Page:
Thanks for visiting, comments always welcome.

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Only India

India: You know, that one, single, homogenous, ever-invasive bully-country that strode across the seas and snatched up many many jobs from the nice US economic systems that existed, and strode back across the seas smirking and proud?

That’s much of the image I guess I’d been creating in my head, by the turn of the Century, before being burdened with any actual information whatsoever.

Then, at Legal Aid, they had National Geographic magazines in the lunch room, and one day I read all about the caste system. And felt superior accordingly.

A while later my daughter (she was around 11-12 yrs old at the time) came across ‘Bend in like Beckham,’ and she really wanted us to watch it. I resisted strenuously, having already seen a number of kid-sports movies, and really not feeling like that Indian gimmick was going to work for me.

Finally, exceedingly reluctantly, quite a while after it came out, I gave in. And loved it. Loved the story, the characters, the setting a little bit even, and Loved the Music – especially the Indian music.. I really think looking back that it was the music as much as anything that prompted what happened next.

We found another Gurinder Chadha film, Bride & Prejudice I think, and watched that – loved it as well (the disconnects didn’t bother me at all at that time). And then What’s Cooking. And then another Aishwarya Rai film. And then, tip-toe-ing in.. another suggested one from Amazon. This was before I was on Netflix; and if I still had cable at that point, I hadn’t found any Indian content there (if there was any), hadn’t found iTalkies – was buying one film, then another. Came across a couple I didn’t care for much at all, and just about figured I was done with all that.. then saw Aamir Khan’s Lagaan. And a very long, rich journey was officially launched.

Today my film tastes are forever changed – I’m more used to having subtitles on than off, because even when I do watch American things, sometimes there’s a cultural dialect or it’s independent and the sound is muffled now and then or whatever. I really enjoy the emotion (and music still) of Indian film, the multi-genre aspect historically, the playfulness and other specific choices often made, the rich character focus, and the details such having a line at the end either replicate an earlier line (coming full circle) or completing a pattern etc…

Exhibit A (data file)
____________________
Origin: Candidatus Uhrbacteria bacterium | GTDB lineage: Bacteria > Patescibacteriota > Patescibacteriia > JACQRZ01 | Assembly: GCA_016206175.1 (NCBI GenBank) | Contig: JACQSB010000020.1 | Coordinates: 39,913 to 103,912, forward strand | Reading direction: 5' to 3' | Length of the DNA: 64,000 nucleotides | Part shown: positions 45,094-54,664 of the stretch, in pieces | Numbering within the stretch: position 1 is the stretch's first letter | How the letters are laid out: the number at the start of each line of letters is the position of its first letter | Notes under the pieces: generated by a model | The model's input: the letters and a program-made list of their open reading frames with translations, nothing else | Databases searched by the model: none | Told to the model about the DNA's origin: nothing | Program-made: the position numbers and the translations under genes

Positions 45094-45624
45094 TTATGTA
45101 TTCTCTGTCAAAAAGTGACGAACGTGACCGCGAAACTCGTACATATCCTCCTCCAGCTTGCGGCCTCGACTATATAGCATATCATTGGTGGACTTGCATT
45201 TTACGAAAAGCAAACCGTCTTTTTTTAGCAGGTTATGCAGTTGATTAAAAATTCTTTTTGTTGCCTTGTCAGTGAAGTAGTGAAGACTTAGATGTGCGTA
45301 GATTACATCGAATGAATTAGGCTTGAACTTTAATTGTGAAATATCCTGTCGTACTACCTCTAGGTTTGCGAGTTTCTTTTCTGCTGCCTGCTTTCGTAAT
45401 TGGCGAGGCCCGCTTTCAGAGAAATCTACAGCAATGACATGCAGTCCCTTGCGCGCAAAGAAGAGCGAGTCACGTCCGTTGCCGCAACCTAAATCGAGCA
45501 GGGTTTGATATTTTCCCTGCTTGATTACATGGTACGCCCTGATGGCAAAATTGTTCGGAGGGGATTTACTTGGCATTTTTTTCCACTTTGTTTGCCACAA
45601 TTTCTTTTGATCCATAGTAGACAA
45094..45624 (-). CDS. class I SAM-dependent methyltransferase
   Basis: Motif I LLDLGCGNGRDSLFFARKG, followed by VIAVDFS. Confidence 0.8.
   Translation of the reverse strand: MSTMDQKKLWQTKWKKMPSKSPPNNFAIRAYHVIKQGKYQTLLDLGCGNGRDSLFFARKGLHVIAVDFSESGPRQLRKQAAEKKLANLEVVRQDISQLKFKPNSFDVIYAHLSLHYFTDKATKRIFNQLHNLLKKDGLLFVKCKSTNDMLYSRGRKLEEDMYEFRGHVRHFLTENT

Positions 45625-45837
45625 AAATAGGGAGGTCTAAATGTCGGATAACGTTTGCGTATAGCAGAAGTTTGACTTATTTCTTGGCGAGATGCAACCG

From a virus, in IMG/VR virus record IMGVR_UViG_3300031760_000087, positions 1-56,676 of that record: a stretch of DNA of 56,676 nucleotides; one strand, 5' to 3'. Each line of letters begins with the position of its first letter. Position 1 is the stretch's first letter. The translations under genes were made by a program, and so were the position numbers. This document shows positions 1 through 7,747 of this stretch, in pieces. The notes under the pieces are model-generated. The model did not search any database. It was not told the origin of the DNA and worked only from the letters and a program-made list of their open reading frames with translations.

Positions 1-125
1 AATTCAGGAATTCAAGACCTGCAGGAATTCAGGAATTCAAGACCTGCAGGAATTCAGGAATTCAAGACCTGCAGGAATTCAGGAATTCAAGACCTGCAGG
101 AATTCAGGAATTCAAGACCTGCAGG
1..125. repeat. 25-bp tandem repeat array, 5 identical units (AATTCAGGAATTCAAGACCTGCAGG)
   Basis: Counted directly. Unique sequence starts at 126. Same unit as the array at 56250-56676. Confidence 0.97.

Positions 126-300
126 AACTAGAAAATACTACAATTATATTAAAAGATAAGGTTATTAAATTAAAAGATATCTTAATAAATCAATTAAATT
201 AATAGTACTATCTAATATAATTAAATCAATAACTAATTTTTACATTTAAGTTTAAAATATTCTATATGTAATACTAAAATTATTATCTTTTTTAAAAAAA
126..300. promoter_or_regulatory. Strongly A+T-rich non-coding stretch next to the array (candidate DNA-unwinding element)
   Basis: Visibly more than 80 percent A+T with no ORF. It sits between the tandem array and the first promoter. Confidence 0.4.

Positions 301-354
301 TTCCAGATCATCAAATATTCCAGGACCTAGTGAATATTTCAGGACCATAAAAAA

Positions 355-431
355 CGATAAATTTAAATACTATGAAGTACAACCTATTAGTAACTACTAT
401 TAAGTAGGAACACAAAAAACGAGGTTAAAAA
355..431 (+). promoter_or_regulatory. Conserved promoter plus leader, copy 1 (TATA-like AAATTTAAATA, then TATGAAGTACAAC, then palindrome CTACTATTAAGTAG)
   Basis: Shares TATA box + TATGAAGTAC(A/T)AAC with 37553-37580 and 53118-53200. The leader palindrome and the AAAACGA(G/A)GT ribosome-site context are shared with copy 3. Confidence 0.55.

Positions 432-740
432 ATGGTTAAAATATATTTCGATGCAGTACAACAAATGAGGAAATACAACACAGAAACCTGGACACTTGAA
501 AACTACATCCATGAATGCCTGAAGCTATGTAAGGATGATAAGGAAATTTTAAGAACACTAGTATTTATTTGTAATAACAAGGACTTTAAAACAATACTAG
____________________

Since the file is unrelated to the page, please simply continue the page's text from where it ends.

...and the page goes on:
I’ve learned that there are many languages, multiple regions, close to 50 major cities, a tapestry of rural communities, sophistication and intelligence and subtlety and every other similar attribute to infinite extents; right along with and within all the opposites and deficiencies that are most everywhere in various mixtures; many strengths for the rest of us to learn from and much to enjoy and celebrate.

I don’t know if I have any ancestral relationship to India, and probably never will, but my current country (US) certainly has been much richer for it’s existence, with the Civil Rights movement and many other aspects. Also India and one of my countries-of-origin – Ireland – certainly share a great deal historically.

And after all that, as far as India’s effect on financial services, I mainly put that to entities within the US. Changes were inevitable, they didn’t have to be implemented the way they were.

So I’m happy to have started learning about the global neighbor and friend that is India, and am looking forward to including Indian food (which I also love), music, and film as well as democratic struggles and so much more the rest of my life.

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Workings – Accounting

Returning Online Message to the World. Hello World!

I do accounting, and I don’t talk about it. Almost ever anyway. The one time I do talk about it.. well, it’s this blog post! This is my sole episode of self-exposition, hopefully a foundation for the rest of my social media life going forward. There are links to this, so that other main posts can be as pithy as self-awareness suggests they be. I hope this is illuminating to those interested, while still not getting me in any trouble. (Maintaining that delicate balance is strenuous, hence the singularity of this event).

Accounting is a dynamic, variable, and intrinsically-confidential process that most people in the best of times are unaware of. In the current moment, the accounting process has been rendered even more invisible, because of the paradigms that have sprung up around it.